Sorry for having been a bit harsh. But hopefully some of it hits home. And if not, well, that's life.
  10. Reply
    • Jennifer on 12-13-2013

      Hi Erika -- The tone of your reply is pretty cruel but I've tried to take your points on their own merits despite it. I fully agree that we all need to take responsibility for our self-esteem, and I have done so, which is why I didn't let Victoria's Secret ruin my life or damage my self-esteem (did I even say it did?). About-Face advocates for us all to resist these types of messages and bolster our own positive body images and self-esteem, even if our parents didn't do that with/for us. One post isn't going to get that through, but it's what we do. I truly hope your daughter does never have body image problems and that you are able to prevent those in her. But you may find that the culture (in addition to parenting) is extremely powerful, as we have.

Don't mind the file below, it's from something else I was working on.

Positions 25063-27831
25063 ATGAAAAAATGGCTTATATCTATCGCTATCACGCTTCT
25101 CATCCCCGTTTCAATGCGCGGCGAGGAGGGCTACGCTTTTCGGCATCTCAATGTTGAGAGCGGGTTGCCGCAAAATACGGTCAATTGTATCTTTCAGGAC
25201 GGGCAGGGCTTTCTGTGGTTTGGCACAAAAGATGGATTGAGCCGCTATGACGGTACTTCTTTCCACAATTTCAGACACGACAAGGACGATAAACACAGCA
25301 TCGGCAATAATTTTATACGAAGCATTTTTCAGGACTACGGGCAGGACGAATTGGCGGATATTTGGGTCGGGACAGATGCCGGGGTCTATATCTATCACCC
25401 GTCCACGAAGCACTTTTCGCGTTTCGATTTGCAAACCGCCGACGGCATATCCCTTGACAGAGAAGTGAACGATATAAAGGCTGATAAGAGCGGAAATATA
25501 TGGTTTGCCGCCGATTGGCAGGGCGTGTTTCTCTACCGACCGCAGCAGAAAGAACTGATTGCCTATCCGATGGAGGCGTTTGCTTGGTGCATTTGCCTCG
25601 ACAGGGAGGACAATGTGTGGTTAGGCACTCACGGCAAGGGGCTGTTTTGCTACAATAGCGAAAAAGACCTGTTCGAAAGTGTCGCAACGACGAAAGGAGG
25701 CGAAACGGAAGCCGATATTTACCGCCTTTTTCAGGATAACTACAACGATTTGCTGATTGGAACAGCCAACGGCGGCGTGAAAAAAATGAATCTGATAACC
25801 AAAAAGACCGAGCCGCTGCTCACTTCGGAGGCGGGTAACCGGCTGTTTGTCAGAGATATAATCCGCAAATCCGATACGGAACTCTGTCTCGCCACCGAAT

Thanks for giving so much time and attention to this post and thinking it through.
    • Reply
  11. Crystal Evans on 12-14-2013

    Since VS sells their clothing up to size 16, why can't they have a plus size model as one of their angels? She would represent the average women that buy VS clothes.
  12. Reply
  13. Marissa Williams on 02-21-2014

    This is completly wrong in MANY WAYS. Victoria secret has many things for young girls and young adults. Being thin and having a good body doesnt protray any type of "sexuality". If you flant your body in other ways then thats something else. Stupid article. LOLLL!!!!!
  14. Reply
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  17. Coach Hire Hemel Hempstead on 09-12-2014